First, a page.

Questions remain for Cubs at third base

Questions remain for Cubs at third base
March 5, 2013, 6:00 pm
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SCOTTSDALE, Ariz. – The Cubs now think they could one day have an infield built around three Gold Glove-level defenders in Anthony Rizzo, Darwin Barney and Starlin Castro. And then there’s the wide-open space at third base.

The Cubs hoped they found a solution when they traded for Ian Stewart coming out of the 2011 winter meetings, giving up Tyler Colvin and DJ LeMahieu in a four-player deal with the Colorado Rockies.  

Now it’s uncertain if Stewart will even make this team. 

It’s been almost two weeks since Stewart strained his left quadriceps muscle. He hit, took grounders and did some light jogging on Tuesday, leading up to what manager Dale Sveum called the “cram session” during the final two weeks of camp.

“I’d be lying if I didn’t say it would be a big question,” Sveum said before a 6-3 loss to the Rockies at Salt River Fields at Talking Stick. “There’s just not that many at-bats. You have to be very productive in those at-bats. (Luis) Valbuena’s obviously playing and doing a really good job.”

If Stewart is cleared by the middle of March, Sveum projected he might get 20 or 30 regular at-bats and have to play in minor-league games, leading off every inning to get nine at-bats a day.   

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When the Cubs re-signed Stewart after non-tendering him, they framed the one-year, $2 million deal as non-guaranteed, though it’s a standard contract for an arbitration-level player. The underlying message was he’d have to perform.

At this point, all team president Theo Epstein, general manager Jed Hoyer and the rest of the front office and coaching staff have to go on is one at-bat in an intrasquad scrimmage before Stewart felt something running the bases.

The Cubs could cut Stewart before the start of the season, give him $500,000 in termination pay and pocket $1.5 million in savings.

“That’s the last thing I want to really think about,” Stewart said. “I had such a great relationship with Theo and the front office over the winter that I trust them. (I) trust the fact that they brought me back here to be a part of the team, whether that’s April 1 or…hopefully I don’t have to start the season on the DL, or even with another team. 

“I just trust them that everything we talked about before I came back to the Cubs is what they believe in.”

The Cubs accommodated Stewart last summer, when they allowed him to rehab from his home in North Carolina after undergoing surgery to fix a nagging wrist injury, and he felt like he owed the organization something. 

Stewart hit .201 in 55 games last year and spent the offseason flying back and forth to California to work with Hall of Famer Rod Carew. The Cubs hoped Stewart could rediscover the hitter who generated 43 homers and 131 RBI for the Rockies in 2009 and 2010.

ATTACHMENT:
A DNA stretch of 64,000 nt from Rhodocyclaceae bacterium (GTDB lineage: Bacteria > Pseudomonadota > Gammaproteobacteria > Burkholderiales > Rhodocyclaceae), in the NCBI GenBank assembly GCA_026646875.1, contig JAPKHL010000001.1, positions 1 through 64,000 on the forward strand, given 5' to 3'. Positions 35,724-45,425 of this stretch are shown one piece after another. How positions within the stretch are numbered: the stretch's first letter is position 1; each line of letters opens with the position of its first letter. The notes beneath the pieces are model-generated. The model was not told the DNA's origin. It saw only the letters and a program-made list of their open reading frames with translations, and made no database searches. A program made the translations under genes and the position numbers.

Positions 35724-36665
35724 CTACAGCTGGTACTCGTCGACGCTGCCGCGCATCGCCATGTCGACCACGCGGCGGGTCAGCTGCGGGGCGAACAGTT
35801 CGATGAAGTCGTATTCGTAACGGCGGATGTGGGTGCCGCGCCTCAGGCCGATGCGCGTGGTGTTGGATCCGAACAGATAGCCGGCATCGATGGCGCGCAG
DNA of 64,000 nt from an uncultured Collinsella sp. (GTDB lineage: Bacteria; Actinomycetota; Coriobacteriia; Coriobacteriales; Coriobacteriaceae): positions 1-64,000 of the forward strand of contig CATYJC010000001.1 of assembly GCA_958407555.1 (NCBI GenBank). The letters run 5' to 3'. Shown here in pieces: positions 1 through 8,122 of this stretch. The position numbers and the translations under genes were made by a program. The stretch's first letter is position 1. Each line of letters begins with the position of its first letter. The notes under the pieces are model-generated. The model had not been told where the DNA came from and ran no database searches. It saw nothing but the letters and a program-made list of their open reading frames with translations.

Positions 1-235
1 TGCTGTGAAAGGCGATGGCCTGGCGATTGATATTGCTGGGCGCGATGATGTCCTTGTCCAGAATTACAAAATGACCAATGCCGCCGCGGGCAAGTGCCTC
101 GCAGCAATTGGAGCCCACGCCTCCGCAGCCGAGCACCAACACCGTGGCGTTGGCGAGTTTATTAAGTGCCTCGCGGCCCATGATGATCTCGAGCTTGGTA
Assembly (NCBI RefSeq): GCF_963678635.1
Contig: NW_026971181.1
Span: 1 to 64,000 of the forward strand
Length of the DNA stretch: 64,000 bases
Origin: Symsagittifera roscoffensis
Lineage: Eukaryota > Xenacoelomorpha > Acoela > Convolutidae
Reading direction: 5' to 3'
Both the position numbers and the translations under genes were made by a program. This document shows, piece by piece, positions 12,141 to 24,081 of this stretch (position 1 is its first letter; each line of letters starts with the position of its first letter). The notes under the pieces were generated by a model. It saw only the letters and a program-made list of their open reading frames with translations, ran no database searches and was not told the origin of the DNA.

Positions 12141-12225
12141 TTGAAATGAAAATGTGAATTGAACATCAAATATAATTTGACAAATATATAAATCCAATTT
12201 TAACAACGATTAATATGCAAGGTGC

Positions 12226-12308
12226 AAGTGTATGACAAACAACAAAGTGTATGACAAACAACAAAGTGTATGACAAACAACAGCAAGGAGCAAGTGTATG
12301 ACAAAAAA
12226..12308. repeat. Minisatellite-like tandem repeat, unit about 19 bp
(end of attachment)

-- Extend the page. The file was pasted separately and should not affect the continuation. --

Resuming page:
While giving a progress report the other day, Stewart was asked by a reporter in the media scrum if he felt “unlucky.”

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“Not really,” Stewart said. “I have a lot of great things going on (in) my life. I got a family and two kids that are healthy, so I feel very fortunate and lucky about that. Baseball-wise, this is my job and I’m just trying to be healthy. I’m trying to get healthy, so that I can help this team and provide for my family as well. 

“It’s such a long season and I think the best thing for me is to trust the training staff and what they’re saying. If they feel like this is something we need to take baby steps with – or not really push – then I have to trust them.”

Stewart can be a good defender at third base, but then again so is Valbuena, one of Sveum’s favorites, even though he has a .635 career OPS.

Looking to the future, the Cubs are going to fully develop Javier Baez at shortstop. He’s not close enough to the big leagues yet to move him to another position. Look for the 2011 first-round pick to start this season at Class-A Daytona. 

Junior Lake could use a full season at Triple-A Iowa to harness all his athleticism and get a better feel for the game. 

Lake and Castro were once roommates in Arizona for rookie ball. The story goes Lake played shortstop for one half of the season while Castro played second base and they switched positions for the rest of the season. Lake, who will turn 23 this month, is still looking to experience the huge leap Castro made years ago. 

Sveum also likes Christian Villanueva’s glove. But Villanueva – the 21-year-old prospect acquired from the Texas Rangers in last summer’s Ryan Dempster deal – hasn’t played above the Class-A level yet. 

That still leaves the question mark at third base and the “cram session” before Opening Day. When/if healthy, it’s going to be finals weeks for Stewart in Arizona.